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Sony shows off its new ‘360 Reality Audio’ format at CES


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We reported the other day on Sony Corporation’s plans to use its keynote at the CES technology show in Las Vegas to flag up the importance of its entertainment arms: music, movies and games. As things turned out, one of those plans was “an all new music experience called ‘360 Reality Audio’ that makes listeners feel as if they are immersed in sound from all directions” – complete with participation from streaming services, and other major labels.

It’s a new take on surround-sound music, then, using spatial-audio technology developed by Sony based on the existing MPEG-H 3D Audio standard (an important point, in terms of making it easier for companies and developers to support a new format). Sony will make the tools for musicians and labels to create new 360 Reality Audio content as well as converting existing tracks; and it will also “release a format optimised for music distribution” and ensure that music can be made available “on the premium plans offered by music distribution services”.

That’s a key point too: this is very much something for paying music subscribers – an attempt to use ‘experience’ (including audio quality) as an incentive for free listeners to upgrade. For now, four music services are on board: Deezer, Tidal, Qobuz and nugs.net. As with other hi-res music technologies, the biggest streaming services are conspicuous by their absence, at launch. A penny for hi-res music firm MQA’s thoughts on this: Deezer, Tidal and nugs are among its first partners too.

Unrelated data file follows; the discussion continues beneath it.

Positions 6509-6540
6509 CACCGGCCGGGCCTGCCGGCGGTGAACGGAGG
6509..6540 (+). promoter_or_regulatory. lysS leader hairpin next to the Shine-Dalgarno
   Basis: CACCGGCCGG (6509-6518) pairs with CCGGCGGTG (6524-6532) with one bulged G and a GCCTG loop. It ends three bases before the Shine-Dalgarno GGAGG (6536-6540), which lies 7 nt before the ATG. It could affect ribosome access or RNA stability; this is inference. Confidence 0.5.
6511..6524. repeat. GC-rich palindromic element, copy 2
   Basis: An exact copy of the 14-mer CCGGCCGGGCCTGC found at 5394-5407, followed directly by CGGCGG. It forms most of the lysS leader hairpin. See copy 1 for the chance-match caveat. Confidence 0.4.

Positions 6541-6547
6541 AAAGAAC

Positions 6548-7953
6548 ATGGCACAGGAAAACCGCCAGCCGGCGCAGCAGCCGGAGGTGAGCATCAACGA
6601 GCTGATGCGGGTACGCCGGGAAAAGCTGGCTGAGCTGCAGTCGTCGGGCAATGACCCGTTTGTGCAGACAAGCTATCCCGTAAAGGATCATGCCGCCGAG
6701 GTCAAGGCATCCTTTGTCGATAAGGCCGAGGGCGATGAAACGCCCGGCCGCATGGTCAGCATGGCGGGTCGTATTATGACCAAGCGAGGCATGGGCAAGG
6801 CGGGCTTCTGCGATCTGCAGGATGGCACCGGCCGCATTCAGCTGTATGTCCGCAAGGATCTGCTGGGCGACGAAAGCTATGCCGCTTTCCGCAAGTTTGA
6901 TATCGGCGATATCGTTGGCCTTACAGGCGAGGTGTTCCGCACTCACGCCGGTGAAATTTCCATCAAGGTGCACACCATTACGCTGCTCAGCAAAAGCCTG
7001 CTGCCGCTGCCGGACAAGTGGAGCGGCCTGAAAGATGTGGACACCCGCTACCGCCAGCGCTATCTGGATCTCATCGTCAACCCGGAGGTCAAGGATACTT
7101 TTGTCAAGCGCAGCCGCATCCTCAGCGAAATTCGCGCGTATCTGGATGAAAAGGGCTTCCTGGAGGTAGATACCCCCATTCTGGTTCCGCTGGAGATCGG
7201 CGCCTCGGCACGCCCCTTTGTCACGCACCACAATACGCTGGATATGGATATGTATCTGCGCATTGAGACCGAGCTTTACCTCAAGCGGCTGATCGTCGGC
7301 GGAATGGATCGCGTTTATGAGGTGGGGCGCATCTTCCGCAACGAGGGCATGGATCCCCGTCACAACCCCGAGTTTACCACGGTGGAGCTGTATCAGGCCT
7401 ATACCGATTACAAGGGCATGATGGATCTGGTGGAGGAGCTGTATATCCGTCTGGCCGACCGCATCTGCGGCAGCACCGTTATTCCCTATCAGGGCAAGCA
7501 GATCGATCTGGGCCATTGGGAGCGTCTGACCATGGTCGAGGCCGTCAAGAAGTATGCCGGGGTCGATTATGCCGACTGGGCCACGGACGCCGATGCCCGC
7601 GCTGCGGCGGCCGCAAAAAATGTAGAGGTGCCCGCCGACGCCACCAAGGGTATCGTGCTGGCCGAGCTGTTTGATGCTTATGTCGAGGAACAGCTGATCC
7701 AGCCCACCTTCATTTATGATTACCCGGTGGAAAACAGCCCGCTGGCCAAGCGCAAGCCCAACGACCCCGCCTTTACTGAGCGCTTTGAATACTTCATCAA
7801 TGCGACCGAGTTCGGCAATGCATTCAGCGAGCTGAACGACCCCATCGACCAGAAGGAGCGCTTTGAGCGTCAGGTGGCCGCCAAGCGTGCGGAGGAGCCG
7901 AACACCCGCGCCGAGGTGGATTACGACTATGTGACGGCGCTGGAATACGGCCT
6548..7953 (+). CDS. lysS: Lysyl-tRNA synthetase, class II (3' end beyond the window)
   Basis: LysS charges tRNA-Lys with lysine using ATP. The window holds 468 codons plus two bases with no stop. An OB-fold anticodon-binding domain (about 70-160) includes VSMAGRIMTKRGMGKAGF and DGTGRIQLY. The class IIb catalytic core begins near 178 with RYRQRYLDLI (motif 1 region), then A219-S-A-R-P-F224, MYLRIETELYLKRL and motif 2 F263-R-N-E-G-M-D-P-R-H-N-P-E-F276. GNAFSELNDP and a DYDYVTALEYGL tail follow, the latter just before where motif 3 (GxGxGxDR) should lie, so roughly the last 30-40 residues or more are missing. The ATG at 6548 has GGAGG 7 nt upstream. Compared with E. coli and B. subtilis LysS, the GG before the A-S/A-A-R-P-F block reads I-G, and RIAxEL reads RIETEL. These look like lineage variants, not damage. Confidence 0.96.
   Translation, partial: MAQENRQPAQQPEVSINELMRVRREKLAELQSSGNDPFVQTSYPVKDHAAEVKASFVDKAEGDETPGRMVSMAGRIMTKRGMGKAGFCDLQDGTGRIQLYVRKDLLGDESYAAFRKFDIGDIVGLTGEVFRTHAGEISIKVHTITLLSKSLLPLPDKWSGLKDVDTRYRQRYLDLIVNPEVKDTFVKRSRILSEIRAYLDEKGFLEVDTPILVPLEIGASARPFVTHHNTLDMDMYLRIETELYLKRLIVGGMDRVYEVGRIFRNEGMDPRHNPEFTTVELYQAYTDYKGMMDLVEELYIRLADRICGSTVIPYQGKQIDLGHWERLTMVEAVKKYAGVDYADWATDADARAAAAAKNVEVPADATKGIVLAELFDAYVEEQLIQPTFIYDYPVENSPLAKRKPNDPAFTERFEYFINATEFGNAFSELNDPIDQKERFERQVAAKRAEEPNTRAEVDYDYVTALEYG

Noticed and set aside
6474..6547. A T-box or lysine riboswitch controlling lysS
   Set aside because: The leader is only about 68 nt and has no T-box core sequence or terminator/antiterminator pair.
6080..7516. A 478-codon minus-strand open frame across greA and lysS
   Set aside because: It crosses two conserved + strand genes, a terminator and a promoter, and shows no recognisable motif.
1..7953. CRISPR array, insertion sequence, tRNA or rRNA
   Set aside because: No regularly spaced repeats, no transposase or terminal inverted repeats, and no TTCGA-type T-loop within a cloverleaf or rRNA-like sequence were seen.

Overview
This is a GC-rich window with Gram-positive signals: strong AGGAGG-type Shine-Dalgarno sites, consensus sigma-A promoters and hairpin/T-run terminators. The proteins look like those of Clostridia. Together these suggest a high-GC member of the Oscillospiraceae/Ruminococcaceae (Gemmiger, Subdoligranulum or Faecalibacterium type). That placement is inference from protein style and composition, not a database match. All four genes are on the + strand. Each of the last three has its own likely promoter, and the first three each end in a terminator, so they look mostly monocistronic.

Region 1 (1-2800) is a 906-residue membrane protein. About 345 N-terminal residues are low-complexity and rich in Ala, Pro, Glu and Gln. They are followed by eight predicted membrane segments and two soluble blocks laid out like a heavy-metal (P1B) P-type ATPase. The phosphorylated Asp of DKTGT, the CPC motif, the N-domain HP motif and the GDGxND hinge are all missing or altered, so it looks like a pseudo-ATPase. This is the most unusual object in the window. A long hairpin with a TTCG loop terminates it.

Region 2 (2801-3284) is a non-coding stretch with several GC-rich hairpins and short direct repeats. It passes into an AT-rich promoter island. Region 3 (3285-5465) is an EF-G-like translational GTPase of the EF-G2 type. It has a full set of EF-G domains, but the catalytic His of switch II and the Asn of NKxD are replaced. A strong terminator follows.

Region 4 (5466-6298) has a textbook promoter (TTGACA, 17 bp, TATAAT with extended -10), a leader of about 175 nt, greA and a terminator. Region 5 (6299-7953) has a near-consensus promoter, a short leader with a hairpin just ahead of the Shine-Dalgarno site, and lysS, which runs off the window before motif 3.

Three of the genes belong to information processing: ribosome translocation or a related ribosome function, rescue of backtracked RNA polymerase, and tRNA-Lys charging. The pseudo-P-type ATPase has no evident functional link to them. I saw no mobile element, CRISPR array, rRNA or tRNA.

As for labels, Sony Music is naturally on board with 360 Reality Audio, but Warner Music Group was also part of the announcement. “We are impressed with what we have heard so far, and happy to support the launch of this new technology,” said its chief digital officer and EVP business development Ole Obermann. Sony’s Dennis Kooker offered similarly-positive thoughts: “This three-dimensional sound format is an exciting new option for fans seeking a more immersive way to hear their favourite music.”

Let’s be blunt: pretty much the entire thrust behind the last two decades of digital music has been ‘convenience’ rather than ‘quality’ – whizzy higher-resolution formats and initiatives have come and gone without managing to expand beyond an audiophile audience (and sometimes not even reaching those people). So it’s understandable that artists and labels will relish the idea of 360 Reality Audio, and Sony undoubtedly has potential to push the technology through its devices, from headphones to games consoles.

And yet… if this is going to really matter in the longer term, the key is how it’s presented to listeners, and (as the main interface between those listeners and music) that’ll be the task for the streaming services. We’ll be keen to see how Deezer, Tidal, Qobuz and nugs approach this, but it’s also clear that if 360 Reality Audio was available through Spotify and Apple Music; if it was part of YouTube; if it was integrated into Amazon Echos and Google Homes and hundreds of millions of smartphones… well, then we could start getting properly excited.

That’s not to pour cold water on Sony’s big CES reveal, but more to show that how the company pursues partnerships that have remained elusive to past attempts at hi-res audio innovation will be an important factor in whether we’re still talking about this latest format in two or three years’ time.

Stuart Dredge

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